Ambulatory Surgical Procedures
About Cancer Surgery
Surgery has been used to treat cancer for many, many years. Surgery also plays a key role in diagnosing cancer and finding out how far it may have spread (a process is called staging). Ongoing advances in surgical techniques allow surgeons to operate on a growing number of patients and have good outcomes. When a surgeon has to cut into the body to operate, it’s called invasive surgery.
Today, operations that involve less cutting (less invasive surgery) often can be done to remove tumors while saving as much normal tissue and function as possible.
How is surgery used for cancer?
Surgery is done for many reasons. Some types of surgery are minor and may be called procedures, while others are much bigger operations. The more common types of cancer surgeries are reviewed here.
Preventive (prophylactic) surgery
Preventive or prophylactic surgery is done to remove body tissue that’s likely to become cancer – even though there are no signs of cancer at the time of the surgery. For example, pre-cancerous polyps may be removed from the colon during a colonoscopy. Sometimes preventive surgery is used to remove an entire organ when a person has an inherited condition that puts them at a much higher risk for having cancer someday. (An inherited condition is passed on from parent to child.) For example, some women with a strong family history of breast cancer are found to have an inherited change (mutation) in a breast cancer gene (called BRCA1 or BRCA2). Because their risk of getting breast cancer is high, these women may want to consider prophylactic mastectomy. This means the breasts are removed before cancer is found. Diagnostic surgery Surgery is often used to help diagnose cancer. In most cases, the only way to know if a person has cancer and what kind of cancer it is, is by taking out a piece of tissue (called a sample) and testing it. This is often called a biopsy. The diagnosis is made by looking at the cells of the sample under a microscope or by doing other lab tests on it. There are many ways to get a sample of cells from an area that looks like it might be cancer.
Staging surgery is done to find out how much cancer there is and how far it has spread. The physical exam and the results of lab and imaging tests are used to figure out the clinical stage of the cancer. But the surgical stage (also called the pathologic stage) is usually a more exact measure of how far the cancer has spread.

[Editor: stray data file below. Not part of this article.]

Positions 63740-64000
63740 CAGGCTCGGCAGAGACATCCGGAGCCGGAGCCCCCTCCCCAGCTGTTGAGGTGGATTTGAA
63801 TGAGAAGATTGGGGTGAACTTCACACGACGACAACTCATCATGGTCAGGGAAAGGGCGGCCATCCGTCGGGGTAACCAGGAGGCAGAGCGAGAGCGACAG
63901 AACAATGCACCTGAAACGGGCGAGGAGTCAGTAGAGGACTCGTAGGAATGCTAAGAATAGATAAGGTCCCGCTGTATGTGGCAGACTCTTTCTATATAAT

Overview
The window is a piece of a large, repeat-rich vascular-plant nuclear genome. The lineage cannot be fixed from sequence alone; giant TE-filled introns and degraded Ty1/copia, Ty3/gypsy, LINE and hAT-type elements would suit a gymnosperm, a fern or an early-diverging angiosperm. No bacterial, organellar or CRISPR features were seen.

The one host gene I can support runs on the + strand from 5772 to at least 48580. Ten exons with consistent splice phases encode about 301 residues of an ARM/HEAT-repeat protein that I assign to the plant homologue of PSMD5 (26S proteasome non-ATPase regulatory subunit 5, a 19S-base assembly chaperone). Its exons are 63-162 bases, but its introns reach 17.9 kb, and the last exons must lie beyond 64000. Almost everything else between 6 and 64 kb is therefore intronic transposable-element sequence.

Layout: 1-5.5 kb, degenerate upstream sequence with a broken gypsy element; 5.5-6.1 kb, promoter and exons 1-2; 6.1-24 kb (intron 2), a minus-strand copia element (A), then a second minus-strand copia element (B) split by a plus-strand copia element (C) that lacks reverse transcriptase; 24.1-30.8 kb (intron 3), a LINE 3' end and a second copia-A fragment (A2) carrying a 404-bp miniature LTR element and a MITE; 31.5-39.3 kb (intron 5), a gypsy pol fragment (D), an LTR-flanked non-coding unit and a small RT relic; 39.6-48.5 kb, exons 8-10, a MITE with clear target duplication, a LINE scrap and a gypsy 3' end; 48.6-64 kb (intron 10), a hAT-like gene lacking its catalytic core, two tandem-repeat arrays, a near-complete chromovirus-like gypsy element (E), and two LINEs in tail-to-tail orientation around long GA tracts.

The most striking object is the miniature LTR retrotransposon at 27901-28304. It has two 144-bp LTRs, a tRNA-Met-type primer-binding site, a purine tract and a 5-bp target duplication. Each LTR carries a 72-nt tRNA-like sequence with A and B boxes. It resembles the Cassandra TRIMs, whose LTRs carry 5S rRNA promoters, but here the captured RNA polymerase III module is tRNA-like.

Curative surgery is usually done when cancer is found in only one part of the body, and it’s likely that all of the cancer can be removed. In this case, curative surgery can be the main treatment. It may be used alone or along with other treatments like chemotherapy or radiation therapy, which can be given before or after the operation. Sometimes radiation therapy is actually used during an operation. (This is called intraoperative radiation therapy.)
Debulking surgery is used to remove some, but not all, of the cancer. It’s sometimes done when taking out all of the tumor would cause too much damage to nearby organs or tissues. For example, it may be used for advanced cancer of the ovary and some lymphomas. In these cases, the doctor may take out as much of the tumor as possible and then treat what’s left with radiation, chemotherapy, or other treatments.
This type of surgery is used to treat problems caused by advanced cancer. Palliative surgery can be used to correct a problem that’s causing discomfort or disability. For example, some cancers in the belly (abdomen) may grow large enough to block off (obstruct) the intestine. If this happens, surgery can be used to remove the blockage. Palliative surgery may also be used to treat pain when the pain is hard to control by other means. Palliative surgery helps ease problems caused by cancer and helps people feel better, but it’s not done to treat or cure the cancer itself. Supportive surgery Supportive surgery is done to help make it easier for people to get other types of treatment.